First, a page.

The Inverted Metaverse

Despite the enduring use of terms like IRL or “real life” to distinguish the physical world from the digital, most people have finally come to understand that, by almost any definition, reality happens online at least as much as it does offline, and arguably more so—an inversion that probably predates the pandemic but was fully cemented by last year’s domestic confinement. We still use IRL as shorthand for meatspace, but almost ironically now, as if acknowledging with a wink that “in real life” only corresponds to the physical world in the loosest sense.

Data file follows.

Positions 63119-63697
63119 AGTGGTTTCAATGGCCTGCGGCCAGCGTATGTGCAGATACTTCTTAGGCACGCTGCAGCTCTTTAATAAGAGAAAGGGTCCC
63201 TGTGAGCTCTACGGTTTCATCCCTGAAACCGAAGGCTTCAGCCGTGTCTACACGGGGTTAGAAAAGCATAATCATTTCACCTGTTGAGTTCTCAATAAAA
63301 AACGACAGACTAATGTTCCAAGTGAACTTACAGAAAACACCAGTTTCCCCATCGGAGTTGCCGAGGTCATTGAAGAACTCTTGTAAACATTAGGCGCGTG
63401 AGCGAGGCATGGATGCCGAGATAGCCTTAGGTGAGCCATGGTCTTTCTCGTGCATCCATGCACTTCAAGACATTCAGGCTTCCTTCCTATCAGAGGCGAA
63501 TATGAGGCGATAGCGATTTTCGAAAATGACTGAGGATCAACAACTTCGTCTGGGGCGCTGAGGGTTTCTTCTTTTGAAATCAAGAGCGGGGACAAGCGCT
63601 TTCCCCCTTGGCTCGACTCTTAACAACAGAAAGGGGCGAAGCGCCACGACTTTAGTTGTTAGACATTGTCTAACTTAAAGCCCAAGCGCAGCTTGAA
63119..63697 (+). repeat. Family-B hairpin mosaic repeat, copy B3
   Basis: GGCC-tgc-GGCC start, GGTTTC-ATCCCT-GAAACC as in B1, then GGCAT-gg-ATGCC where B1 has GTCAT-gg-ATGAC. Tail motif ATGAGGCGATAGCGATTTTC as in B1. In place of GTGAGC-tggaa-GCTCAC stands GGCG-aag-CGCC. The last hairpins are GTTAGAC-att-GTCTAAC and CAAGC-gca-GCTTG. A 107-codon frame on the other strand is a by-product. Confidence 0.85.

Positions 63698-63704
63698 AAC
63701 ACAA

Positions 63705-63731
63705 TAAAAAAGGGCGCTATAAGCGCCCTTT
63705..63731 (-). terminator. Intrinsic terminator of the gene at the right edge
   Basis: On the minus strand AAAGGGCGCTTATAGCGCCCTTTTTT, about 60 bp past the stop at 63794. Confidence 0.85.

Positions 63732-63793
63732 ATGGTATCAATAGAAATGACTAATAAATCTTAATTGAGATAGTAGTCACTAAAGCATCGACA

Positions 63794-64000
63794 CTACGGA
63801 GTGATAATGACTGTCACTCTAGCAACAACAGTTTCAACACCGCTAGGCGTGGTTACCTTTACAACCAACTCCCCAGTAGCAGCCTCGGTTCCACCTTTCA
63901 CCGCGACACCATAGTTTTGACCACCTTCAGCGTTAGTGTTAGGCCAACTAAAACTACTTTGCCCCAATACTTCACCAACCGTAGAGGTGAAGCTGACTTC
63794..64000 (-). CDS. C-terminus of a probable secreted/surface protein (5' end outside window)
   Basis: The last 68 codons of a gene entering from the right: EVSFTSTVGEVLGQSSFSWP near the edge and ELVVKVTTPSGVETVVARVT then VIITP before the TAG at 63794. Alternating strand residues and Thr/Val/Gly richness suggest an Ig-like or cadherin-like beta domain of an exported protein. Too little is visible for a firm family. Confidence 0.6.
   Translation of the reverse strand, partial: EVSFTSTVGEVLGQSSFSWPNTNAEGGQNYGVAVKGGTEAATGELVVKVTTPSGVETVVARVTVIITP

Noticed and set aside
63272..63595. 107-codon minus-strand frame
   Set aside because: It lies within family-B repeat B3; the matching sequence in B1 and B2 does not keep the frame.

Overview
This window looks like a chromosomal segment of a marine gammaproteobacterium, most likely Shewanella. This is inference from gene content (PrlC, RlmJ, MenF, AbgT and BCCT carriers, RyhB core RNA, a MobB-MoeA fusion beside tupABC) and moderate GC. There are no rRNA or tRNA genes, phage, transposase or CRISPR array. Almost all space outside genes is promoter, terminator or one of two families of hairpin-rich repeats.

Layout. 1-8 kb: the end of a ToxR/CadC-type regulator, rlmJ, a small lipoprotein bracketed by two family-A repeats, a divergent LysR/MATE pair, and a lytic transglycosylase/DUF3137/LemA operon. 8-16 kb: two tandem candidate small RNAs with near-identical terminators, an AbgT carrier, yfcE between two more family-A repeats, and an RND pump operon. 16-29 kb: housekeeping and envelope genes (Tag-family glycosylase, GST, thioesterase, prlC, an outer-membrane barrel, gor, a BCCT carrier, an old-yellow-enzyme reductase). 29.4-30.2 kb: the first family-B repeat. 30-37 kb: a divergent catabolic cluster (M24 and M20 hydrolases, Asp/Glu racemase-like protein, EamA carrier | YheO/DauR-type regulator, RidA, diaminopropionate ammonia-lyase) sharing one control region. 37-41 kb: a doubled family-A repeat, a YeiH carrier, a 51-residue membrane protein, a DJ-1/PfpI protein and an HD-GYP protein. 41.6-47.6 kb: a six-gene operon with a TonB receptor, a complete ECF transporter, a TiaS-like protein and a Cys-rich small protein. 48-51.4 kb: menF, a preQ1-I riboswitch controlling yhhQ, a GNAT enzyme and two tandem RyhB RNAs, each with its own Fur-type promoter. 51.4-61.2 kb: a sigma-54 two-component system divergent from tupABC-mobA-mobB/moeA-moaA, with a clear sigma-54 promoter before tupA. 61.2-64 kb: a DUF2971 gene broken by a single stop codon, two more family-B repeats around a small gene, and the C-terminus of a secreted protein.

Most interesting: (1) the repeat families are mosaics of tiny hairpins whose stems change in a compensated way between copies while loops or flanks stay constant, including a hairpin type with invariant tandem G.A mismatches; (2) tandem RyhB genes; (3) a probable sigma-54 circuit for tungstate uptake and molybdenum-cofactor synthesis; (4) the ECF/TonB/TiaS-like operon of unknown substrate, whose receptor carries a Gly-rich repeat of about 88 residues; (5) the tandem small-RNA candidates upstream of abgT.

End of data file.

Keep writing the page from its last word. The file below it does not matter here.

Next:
Human experience, now as always, is shaped by a set of dichotomies that contemporary technology has destabilized and muddled: physical vs. digital, real vs. simulated, private vs. public, interior vs. exterior. As I wrote last year, mid-pandemic, the physical privacy of our internet-connected homes belies the fact that home is “simultaneously where we live the most public version of our lives, online—a domain thoroughly suffused by the most advanced forms of capitalism, and now where we work as well as consume.” As home becomes a networked node of public existence, meanwhile, it undermines the outside world’s need to accommodate collectivity, thereby transforming it into a refuge from the ceaseless noise of digital space.

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